Stem is very slender, almost uniformly thin and always twisted, 6-12 cm long and 1.25-2 mm thick, yellowish or whitish in color; areas subjected to pressure develop bluish-green stains. Stems are silky smooth and roughly at the center, cortinate fibrils appear like remnants of a veil, which is brittle and lined with a white fibrous cord of wool-like texture.

When dry, the flesh of the cap is colored pale yellow, while the stem's flesh is ocher brown in color, especially towards the bottom. It is odorless and its flavor is mild. The mushroom grows from August to October, frequently in gregarious clusters, and can be found in pastures and along roadways, growing on dung that has undergone complete decomposition. It is not a particularly rare species.

Figure 11 (above) This excellent description of Psilocybe semilanceata by Michael & Schulz (1927) is shown here as originally published in German, with an English translation.

757. Psll. semllanceAta (Fr. 1818). Spitzkegeliger Kahlkopf. Taf. 66, Fig. 6.

H. braunoliv oder grünlichgelb, zartgerieft, mit schmieriger, leicht absehbarer Haut, kahl und nackt, auch ohne Spur eines Velums, bleilmd-«pitzkegelig, hiiher ah breit 1,5/1,5 — 2, mit anfangs eingeknicktem Rande, fast häutig. St. bräunlichblaß, fast scidenglänzend, faserig, fast gleich-dünn 7—10/2, bisweilen aufwärts fast verdickt, wellig-verbogcn. knorpelig, markig-ausgefullt oder innen weißwollig. L. olivbräunlich, sdil. rotbraun mit weißer, gefranster Schneide, aufsteigend, angeheftet. Fl. feucht gleichfarbig, trocken blaß, mild, geruchlos.

Auf Triften, an Graswegen, gesellig 9—10. Nicht »cltcn. Sp. lünj»Iid»-ellip-tisch 12—16/6-8 glatt. 25-30/8-10«, CvAt. an Schneide »pindelig-pfriciii-lich 20—25/4—5 /*. Eine durch den blcibend-sdunnlkcgeligen, gritnlidtrn, schmierigen Hut auffallende und sehr bestimmte Art, stets niit aufsteigenden, fast linearen Lamellen.

Figure 12 - A. Ricken's description of Psilocybe semilanceata from 1915.

Beschreibung: Psilocybe semilanceata (Fr.) Qull. (= Geophüa semilanceata Quil.)

H u t gelbgrünlich bis braunoliv, oft blaugriin-fleckig, mit zartgeriefter, schmieriger, leicht abziehbarer Oberhaut; kahl ohne Velum, spitzkeglig mit mehr oder weniger scharf ausgeprägter spitzer Papille, höher als breit, sehr dünnfleischig, 2 cm breit und 2,5 cm hoch (1,5/1,7 cm oder 1,2/1,5 cm) mit anfangs eingebogenem Rand. Stiel 8-10 cm manchmal bis 15 cm lang, schlank, 2-3 mm dick, hellockerfarbig bis blaßbräunlich, Stielbasis häufig blaugriin gefärbt, faserig, etwas seidig-glinzend, bisweilen aufwärts verdickt, knorpelig-weißmarkig-wattig gefüllt; immer wellig-verbogen. Larael-1 e n oliv-braun bis dunkelrotbraun mit weißer, flaumiger Schneide, gedrängt, aufsteigend, schmal, leicht bauchig-lanzettlich; bei kleinen Stücken fast linear angeheftet. Fleisch im Hut blaß-gelblich, im Stiel bräunlich werdend, ohne auffälligen Geruch oder Geschmack. Sporen länglich-elliptisch, erst grauviolett dann gelbbraun durchscheinend, glatt, mit Keimporus, 11-15 x 6,4-8 /im; Sporenstaub purpurbraun. Zystiden an der Blattschneide zahlreich, spindelig-pfriemlich, 22-27 x 6-8 ¿im. B a s i d i e n 4sporig, 25-35 x 8-10 ¿im.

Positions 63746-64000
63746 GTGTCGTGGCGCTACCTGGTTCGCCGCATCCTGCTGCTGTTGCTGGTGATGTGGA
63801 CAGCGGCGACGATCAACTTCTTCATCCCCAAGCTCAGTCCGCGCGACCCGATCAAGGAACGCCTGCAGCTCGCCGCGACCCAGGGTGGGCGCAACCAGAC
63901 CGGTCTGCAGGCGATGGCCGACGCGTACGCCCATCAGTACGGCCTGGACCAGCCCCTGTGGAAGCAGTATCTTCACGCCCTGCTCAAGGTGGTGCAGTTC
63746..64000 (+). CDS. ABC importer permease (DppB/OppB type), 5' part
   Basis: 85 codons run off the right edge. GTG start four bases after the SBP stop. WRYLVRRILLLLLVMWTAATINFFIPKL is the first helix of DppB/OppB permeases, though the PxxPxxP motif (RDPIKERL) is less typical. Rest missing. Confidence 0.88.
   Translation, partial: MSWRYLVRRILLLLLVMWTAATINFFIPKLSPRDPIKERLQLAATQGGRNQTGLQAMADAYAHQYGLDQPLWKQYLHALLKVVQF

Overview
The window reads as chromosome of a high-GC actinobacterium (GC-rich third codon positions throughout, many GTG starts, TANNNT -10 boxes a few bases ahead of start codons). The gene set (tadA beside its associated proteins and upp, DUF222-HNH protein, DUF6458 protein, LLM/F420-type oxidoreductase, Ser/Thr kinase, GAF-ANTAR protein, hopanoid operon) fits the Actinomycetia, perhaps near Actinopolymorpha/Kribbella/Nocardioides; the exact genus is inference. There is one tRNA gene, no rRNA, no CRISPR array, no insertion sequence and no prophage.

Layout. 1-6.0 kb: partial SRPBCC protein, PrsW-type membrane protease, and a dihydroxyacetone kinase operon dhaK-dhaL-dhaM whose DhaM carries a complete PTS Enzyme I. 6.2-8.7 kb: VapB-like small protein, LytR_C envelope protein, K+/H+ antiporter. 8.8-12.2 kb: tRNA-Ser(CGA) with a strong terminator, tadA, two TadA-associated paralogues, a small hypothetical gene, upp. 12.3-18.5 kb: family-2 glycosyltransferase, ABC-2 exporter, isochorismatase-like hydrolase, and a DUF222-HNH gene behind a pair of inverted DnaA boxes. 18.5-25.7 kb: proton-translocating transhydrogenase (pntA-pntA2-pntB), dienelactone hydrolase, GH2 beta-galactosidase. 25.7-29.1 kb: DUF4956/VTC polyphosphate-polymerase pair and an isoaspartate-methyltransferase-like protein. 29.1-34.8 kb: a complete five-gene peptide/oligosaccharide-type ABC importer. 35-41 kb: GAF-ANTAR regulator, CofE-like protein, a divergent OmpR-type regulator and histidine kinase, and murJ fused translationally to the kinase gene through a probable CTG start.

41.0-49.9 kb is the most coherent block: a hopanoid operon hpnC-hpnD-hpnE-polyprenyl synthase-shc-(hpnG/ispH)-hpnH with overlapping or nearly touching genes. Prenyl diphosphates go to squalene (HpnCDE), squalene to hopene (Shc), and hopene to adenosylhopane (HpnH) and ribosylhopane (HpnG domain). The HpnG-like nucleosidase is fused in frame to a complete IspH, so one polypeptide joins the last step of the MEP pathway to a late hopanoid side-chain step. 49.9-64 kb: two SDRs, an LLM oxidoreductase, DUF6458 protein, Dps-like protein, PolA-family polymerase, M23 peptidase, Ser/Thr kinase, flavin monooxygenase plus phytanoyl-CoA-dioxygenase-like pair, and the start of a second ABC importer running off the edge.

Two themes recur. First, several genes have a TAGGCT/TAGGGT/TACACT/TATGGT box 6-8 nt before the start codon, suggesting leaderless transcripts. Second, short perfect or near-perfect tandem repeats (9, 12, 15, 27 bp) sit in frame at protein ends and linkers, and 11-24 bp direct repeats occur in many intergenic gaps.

Figure 13 - Description of Psilocybe semilanceata by H. Michaelis (1977).

Psilocybe semilanceata (Fr.) Quel. (Spitzkegliger Kahlkopf) Nachweis von Psilocybin in deutschen Funden

Von H. Michaelis

Im Oktober 1972 fand ich in Thüringen Psilocybe semilanceata (Fr.) Quel., die nach Heim (1969) die einzige Psilocybin enthaltende Psilocybeart in Europa und nach Ricken ein häufig vorkommender Pilz ist. Da die Untersuchung von Pilz-Inhaltsstof-fen zunehmend an Bedeutung gewinnt und in USA, Kanada, England, Frankreich und der Tschechoslowakei in dort wachsenden P. semilanceata Psilocybin nachgewiesen wurde, sollte mit diesem Beitrag festgestellt werden, ob dies auch für in Deutschland (Bundesrepublik und DDR) wachsende Pilze dieser Art zutrifft.

Figure 14 - Excerpt from the first article reporting the discovery of psilocybin in Psilocybe semilanceata samples from Germany (Michaelis, 1977).

Mycologists specialize in the study of Psilocybes, despite the fact that Psilocybe semilanceata is the most common and conspicuous species among the Psilocybes. Also, mushroom lovers whose interests are not purely scientific (see Chapter 7.4) do not usually preserve their knowledge for posterity in the form of distribution maps. However, there is one map from 1986, which shows the distribution pattern of Psilocybe semilanceata across Germany (see Figure 20, p. 28).

Almost no published information is available about locations where Psilocybe species have been found in eastern Germany. During my own field trips, I have discovered Psilocybe semilanceata specimens in various locations, such as near my hometown of Mansfeld in the Vorharz Mountains, in the marshlands of Duben as well as in other eastern German marshland areas. In addition, friends who are also mycologists have told me about finding the mushrooms in other parts of the country. A book published in 1952 is among the rare sources that includes details about specimens discovered in the southeastern state of Saxony (see Figure 16, p. 23).

The Psilocybe species grow most abundantly on wet pastures surrounded by forest areas. In my experience, Psilocybe semilanceata grows in most of Germany's forestlands. The species fruits during the fall, from late September through October. It favors acidic soil and grassy terrain alongside trails or around the edges of forest lands. Specimens are generally clustered in small groups of 30 mushrooms or less. Deer droppings or other animal feces are usually present at those locations, even though the mushrooms never grow directly on top of dung. Occasionally, extremely stunted specimens may be found in the mountains by the side of the road.